When the children learn leaping, I tell them about arrows and show them how an arrow that’s bent or broken can only hit the ground. If your leg is going to fly through the air like an arrow, it has to be straight and sharp. I feel the below video does a much better job of describing the phenomenon than I could. A wonderful archer named Nu also gives a longer description which would be a greater use to parents than children, but it doesn’t hurt to share.
Engineering: Make A Mini Bow & Arrow
Below, see a tiny project to make a tiny bow and arrow!
This story is about fairies but the fairies aren’t airy or light: they’re feisty and physical. And did you notice: no wings!
Wings are a MOTIF. This is a detail in art which you see repeated. Each time and place it’s repeated it means a slightly different thing and when you look at all the times you saw the motif you can get a bigger idea of what it’s means to the story!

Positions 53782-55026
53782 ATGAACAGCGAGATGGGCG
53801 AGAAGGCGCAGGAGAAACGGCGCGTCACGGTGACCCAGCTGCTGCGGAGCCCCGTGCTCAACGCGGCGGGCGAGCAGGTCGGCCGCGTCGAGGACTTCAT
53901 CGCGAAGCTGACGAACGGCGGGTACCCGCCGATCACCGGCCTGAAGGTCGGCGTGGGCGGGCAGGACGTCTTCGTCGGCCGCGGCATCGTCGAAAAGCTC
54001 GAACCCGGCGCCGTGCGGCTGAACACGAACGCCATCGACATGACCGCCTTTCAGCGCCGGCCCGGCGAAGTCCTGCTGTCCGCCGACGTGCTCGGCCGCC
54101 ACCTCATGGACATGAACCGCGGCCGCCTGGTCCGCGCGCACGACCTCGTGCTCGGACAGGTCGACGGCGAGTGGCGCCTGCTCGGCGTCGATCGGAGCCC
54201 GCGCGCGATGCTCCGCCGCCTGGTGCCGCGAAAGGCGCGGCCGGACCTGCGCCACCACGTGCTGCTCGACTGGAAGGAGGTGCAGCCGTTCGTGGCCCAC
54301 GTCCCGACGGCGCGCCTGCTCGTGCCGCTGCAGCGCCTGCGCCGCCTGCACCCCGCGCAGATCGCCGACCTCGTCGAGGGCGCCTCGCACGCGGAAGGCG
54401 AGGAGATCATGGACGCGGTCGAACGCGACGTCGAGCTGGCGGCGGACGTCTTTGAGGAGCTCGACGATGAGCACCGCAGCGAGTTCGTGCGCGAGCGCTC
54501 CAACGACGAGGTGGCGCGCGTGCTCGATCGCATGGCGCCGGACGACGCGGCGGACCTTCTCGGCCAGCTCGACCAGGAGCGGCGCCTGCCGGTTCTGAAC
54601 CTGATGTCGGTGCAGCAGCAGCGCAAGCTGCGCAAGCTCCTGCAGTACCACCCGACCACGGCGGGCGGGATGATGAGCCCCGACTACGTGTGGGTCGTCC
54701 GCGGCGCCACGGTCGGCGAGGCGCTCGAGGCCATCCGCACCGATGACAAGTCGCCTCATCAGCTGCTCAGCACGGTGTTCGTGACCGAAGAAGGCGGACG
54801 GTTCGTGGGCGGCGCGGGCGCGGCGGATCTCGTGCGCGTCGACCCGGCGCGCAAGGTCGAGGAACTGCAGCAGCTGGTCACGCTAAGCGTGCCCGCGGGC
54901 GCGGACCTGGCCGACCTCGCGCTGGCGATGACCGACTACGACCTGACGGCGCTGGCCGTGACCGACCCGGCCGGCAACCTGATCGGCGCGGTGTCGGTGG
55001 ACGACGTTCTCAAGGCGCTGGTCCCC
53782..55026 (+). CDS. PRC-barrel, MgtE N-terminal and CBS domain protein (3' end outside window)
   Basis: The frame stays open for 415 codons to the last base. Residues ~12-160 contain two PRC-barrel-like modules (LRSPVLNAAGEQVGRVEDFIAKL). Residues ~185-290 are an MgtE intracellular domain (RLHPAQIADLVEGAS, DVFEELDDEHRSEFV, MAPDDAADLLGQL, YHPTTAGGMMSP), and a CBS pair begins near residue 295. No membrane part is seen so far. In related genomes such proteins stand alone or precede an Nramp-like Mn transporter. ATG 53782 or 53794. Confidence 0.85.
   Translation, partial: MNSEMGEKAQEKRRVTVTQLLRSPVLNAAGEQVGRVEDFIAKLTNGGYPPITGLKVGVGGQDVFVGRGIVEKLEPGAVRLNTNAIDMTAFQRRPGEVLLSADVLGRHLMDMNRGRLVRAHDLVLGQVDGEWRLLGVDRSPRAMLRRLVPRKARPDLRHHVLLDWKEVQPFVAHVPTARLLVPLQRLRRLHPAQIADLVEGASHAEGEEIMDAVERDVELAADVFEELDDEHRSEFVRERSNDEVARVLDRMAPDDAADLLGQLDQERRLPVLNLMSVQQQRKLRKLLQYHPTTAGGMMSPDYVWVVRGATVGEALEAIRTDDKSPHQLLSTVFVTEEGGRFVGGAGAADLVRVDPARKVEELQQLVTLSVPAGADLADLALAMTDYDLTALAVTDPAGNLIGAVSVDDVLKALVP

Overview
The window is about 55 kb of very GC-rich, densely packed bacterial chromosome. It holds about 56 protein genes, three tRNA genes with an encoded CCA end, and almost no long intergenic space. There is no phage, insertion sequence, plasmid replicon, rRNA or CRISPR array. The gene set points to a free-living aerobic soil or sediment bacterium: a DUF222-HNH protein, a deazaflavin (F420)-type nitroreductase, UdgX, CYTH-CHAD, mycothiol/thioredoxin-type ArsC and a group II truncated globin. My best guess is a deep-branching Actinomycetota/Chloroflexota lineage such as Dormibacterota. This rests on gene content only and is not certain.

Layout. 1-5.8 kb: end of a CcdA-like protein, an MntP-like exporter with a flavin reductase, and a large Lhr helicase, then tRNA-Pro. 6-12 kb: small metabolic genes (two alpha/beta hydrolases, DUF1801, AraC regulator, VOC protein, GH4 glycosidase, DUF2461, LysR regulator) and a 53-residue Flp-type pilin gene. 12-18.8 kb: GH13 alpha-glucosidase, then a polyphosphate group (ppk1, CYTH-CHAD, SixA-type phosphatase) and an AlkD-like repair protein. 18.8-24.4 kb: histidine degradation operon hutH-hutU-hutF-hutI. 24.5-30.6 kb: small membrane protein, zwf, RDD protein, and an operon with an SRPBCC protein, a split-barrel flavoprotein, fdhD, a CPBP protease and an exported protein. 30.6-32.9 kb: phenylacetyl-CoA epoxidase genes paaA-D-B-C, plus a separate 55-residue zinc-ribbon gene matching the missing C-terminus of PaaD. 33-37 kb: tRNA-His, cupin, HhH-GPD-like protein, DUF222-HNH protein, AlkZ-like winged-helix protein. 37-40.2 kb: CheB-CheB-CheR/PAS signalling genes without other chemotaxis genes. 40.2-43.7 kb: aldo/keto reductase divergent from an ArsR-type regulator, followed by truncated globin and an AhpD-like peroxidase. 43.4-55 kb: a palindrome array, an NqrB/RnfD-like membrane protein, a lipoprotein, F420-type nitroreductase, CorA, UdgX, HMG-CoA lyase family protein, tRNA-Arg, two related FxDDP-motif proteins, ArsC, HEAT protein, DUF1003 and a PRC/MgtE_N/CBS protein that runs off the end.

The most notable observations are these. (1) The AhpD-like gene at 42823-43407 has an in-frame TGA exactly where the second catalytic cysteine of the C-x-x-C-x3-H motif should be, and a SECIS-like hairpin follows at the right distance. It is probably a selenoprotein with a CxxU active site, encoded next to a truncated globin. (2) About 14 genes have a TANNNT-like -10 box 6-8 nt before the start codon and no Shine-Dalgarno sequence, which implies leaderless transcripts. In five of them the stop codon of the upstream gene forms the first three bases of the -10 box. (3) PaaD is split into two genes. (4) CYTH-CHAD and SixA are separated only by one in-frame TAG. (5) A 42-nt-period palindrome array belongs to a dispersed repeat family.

So how do we know they are fairies? In this ballet, we have “nymphs” who are like Diana so they have motifs in their costumes to show what they are and who they are like. I’ve made this little photo gallery of images of Diana. Notice she always has a bow, sometimes has a dog or a deer, and (most importantly) wears an emblem that looks like a crescent moon. Do you see how the bow can also look like a moon?!
Watch Sylvia in Full: here
I could share a more modern production (this one was shot in the early 70s) but this production is so very charming, I think you’ll like it!